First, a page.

Seven quick mindfulness techniques to help alleviate holiday stress
November 15, 2021
While most of us look forward to the holiday season, it can also be a major source of stress. We’ve borrowed several fast and easy mindfulness techniques you can use to help reduce stress when your “Ho-Ho-Ho!” turns into “Oh-No-No.”
- Recognize the signs. Knowing you’re stressed is the first step toward calm. Pay attention to what your body tells you when you’re stressed: Your heart races, your fists clench, your face flushes, you grit your teeth—we all have our own go-to fight-or-flight responses.
- Give your emotion a name. Are you angry? Afraid? Sad? Anxious? A UCLA study showed that attaching a label to an emotion lessens activity in the amygdala—the part of the brain that controls the fight-or-flight response—and helps you “hit the brakes” on that emotion.
- Breathe. “4-7-8 breathing” is a popular method for calming stress. (Some people also swear it helps them fall asleep.) To try it, place your tongue against the back of your top teeth and keep it there as you:
•Exhale completely through your mouth with a whooshing sound, then close your lips.
•Inhale silently through your nose to a count of four.
•Hold your breath for a count of seven.
•Exhale completely through your mouth with a whoosh to a count of eight.
•Repeat three times.
- Use a mantra. “This too shall pass.” “Happy place.” “It’s just one day.” Repeat any meaningful word, motto, prayer or saying to yourself mentally (or under your breath) until your heart rate evens out.
- Exercise. Some people take a walk or run when they’re stressed. Others scrub floors, fold laundry or stack wood. It doesn’t matter what exercise/chore you choose; the idea is to get your body moving and immerse yourself in the activity.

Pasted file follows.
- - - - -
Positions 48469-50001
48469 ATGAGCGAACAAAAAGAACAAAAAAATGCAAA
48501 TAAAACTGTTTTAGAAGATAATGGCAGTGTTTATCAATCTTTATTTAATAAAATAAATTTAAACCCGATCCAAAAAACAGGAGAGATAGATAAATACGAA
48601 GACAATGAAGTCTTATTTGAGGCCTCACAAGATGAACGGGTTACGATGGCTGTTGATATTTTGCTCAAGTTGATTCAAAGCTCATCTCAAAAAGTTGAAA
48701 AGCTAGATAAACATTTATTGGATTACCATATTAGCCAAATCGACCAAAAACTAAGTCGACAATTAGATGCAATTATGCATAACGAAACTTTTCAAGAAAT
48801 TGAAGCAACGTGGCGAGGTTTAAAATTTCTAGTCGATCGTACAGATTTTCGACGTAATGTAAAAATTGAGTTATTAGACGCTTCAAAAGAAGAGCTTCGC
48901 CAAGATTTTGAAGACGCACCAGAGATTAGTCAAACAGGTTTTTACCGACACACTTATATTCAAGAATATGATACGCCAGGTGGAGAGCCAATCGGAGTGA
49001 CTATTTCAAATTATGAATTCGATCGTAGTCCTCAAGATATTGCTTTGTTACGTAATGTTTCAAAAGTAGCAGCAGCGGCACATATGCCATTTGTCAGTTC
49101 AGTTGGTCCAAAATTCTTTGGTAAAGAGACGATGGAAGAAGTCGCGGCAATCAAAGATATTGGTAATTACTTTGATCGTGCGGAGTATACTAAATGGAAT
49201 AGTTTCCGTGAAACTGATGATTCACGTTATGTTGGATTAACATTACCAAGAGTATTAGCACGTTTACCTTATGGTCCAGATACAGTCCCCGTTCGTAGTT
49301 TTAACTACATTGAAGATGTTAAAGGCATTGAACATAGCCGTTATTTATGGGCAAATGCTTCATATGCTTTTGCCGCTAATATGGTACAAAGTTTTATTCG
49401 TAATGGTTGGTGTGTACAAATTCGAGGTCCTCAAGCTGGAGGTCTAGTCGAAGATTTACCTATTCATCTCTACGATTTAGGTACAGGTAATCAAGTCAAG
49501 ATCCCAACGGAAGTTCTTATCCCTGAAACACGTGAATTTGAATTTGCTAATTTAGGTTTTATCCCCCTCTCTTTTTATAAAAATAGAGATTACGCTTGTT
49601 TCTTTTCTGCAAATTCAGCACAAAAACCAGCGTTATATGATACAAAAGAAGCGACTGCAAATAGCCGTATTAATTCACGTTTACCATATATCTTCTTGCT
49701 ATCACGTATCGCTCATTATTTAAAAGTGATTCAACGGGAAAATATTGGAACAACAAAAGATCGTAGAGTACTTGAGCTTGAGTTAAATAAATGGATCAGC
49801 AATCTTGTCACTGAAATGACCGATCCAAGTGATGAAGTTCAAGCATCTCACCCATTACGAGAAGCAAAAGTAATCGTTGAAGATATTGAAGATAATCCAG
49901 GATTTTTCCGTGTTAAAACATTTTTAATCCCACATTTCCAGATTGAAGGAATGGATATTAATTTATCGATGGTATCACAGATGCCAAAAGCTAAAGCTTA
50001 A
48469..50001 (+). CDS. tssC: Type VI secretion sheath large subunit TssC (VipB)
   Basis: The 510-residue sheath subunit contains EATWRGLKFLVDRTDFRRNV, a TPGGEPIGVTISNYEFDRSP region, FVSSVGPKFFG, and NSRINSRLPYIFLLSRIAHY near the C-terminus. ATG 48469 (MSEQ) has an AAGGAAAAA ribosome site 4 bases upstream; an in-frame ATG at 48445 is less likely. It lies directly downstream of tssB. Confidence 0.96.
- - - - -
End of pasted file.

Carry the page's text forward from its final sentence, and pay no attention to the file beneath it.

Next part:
- Take 10. Sometimes you need to remove yourself from the scene and find a place to be alone for a few minutes. Your car, the bathroom, a supply room, even a closet can give you the space to bring your breathing back to normal.
- Notice five things. When your anxiety goes into overdrive, try this exercise to calm your mind by focusing on your environment instead of your racing thoughts. Take deep, regular breaths, look around you, and make a mental note of:
•Five things you can see
•Four things you can touch
•Three things you can hear
•Two things you can smell
•One thing you can taste
Don’t worry about doing these techniques the “right” way, because there isn’t one—it’s all about what works for you to ease your stress. Experiment with these exercises and hold on to the ones that work for you. And if you’d like to find more stress-busting ideas, simply Google “quick mindfulness techniques.”
Above all, don’t let stress ruin your holidays. Because darn it, you deserve your “Ho-Ho-Ho!” moments as much as anyone else. You’ve got this!